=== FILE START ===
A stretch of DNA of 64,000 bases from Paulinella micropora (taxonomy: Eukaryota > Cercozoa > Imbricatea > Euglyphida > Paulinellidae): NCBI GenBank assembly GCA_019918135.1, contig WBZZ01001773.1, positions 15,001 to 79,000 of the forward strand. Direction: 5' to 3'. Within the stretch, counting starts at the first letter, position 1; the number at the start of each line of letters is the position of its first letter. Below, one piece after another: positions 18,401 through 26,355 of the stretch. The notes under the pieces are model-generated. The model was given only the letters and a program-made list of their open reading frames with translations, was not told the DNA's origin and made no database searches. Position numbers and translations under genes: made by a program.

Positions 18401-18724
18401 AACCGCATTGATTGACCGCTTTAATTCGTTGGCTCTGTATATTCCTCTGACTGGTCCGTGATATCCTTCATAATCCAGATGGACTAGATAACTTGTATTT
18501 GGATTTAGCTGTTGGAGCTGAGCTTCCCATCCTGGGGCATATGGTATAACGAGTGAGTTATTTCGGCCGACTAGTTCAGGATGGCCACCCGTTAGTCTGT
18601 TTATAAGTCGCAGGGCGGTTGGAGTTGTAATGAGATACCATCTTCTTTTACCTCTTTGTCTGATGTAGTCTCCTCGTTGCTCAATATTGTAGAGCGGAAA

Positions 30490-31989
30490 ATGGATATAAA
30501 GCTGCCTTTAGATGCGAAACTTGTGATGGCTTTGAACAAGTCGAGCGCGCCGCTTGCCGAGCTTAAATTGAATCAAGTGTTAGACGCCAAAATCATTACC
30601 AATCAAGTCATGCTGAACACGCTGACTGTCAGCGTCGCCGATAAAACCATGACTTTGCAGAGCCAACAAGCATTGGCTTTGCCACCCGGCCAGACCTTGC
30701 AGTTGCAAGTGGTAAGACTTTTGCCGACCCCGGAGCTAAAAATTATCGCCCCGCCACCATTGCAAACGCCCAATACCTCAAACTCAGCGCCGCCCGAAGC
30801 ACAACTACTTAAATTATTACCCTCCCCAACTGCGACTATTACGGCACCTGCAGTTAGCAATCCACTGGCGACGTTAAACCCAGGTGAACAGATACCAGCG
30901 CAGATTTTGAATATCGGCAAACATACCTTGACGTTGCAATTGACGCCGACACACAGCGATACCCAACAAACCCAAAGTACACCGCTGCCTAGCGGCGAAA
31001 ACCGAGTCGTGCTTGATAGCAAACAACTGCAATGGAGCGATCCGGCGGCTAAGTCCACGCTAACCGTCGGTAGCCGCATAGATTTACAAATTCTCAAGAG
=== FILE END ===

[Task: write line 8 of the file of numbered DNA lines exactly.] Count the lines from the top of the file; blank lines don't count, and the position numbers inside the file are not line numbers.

30501 GCTGCCTTTAGATGCGAAACTTGTGATGGCTTTGAACAAGTCGAGCGCGCCGCTTGCCGAGCTTAAATTGAATCAAGTGTTAGACGCCAAAATCATTACC